EXCERPT page containing first few paragraphs. 2019-05-19 14:38:17
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The serious (or one with a Sherpa) shooter will carry both color and infrared cameras. One each of the same model is helpful, since lenses and accessories can be interchanged. The Canon EOS 5D is perfect for this duty, albeit expensive. A less expensive alternative is your choice of DSLR, together with a camera like the Fuji F30-IR.
Below are some guidelines for choosing color or infrared. Keep in mind that it’s a “feel” thing, and the individual scene may cry out for one or the other, depending on your artistic vision.
- When lighting is harsh or unpleasant, choose infrared. Beautiful images often result in such lighting. Harsh mid-day sunlight works very nicely in infrared (but overcast light can also work well!).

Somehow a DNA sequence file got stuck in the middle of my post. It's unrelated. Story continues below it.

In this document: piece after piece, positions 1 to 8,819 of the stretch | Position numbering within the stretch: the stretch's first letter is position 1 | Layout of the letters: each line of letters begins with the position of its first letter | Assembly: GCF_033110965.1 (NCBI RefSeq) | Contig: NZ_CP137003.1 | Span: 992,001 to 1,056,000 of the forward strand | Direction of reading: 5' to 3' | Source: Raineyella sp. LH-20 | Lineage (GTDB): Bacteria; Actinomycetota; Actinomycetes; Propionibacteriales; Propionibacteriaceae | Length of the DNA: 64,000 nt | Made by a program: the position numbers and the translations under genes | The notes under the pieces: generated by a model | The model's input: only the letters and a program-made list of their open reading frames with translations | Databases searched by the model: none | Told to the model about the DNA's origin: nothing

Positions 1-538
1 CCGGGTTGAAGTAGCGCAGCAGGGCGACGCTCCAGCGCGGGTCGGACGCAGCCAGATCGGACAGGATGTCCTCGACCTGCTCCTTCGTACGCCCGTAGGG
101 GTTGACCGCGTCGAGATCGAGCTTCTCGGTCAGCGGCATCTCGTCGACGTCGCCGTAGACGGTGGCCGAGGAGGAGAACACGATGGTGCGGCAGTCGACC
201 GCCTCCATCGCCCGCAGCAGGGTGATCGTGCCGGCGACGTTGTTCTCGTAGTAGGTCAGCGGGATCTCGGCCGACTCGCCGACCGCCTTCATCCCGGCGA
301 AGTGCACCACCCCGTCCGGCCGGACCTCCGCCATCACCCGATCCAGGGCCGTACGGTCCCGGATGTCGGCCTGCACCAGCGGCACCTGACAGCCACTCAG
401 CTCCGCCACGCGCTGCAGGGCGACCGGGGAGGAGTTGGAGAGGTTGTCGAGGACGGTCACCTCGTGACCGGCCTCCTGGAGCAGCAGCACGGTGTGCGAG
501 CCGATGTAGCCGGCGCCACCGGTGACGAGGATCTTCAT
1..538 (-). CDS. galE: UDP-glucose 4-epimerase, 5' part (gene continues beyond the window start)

- When the color itself defines the scene or moment, shoot color.
- If the scene is mainly about structure or form, infrared can often be a better choice, as color and lighting will only distract.
- When contrast is very high, such as strongly backlit subjects, consider infrared; often infrared yields a lower contrast and manageable rendering (within the camera’s dynamic range).
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Diglloyd Infrared Photography covers cameras and lenses for infrared photography.
The coverage explains all the issues involved in shooting in infrared, which do not change. It is not a review of any particular camera or lens, though many examples are included.
- Guidance on workflow for infrared, including black and white and channel swapping for false-color images.
- How infrared renders, and why certain spectral cutoffs matter: false color vs black and white.
- Image quality issues to be on the lookout for in infrared.
- Numerous lens evaluations in infrared.
One of the many striking Norwegian roadside sculptures—IR grayscale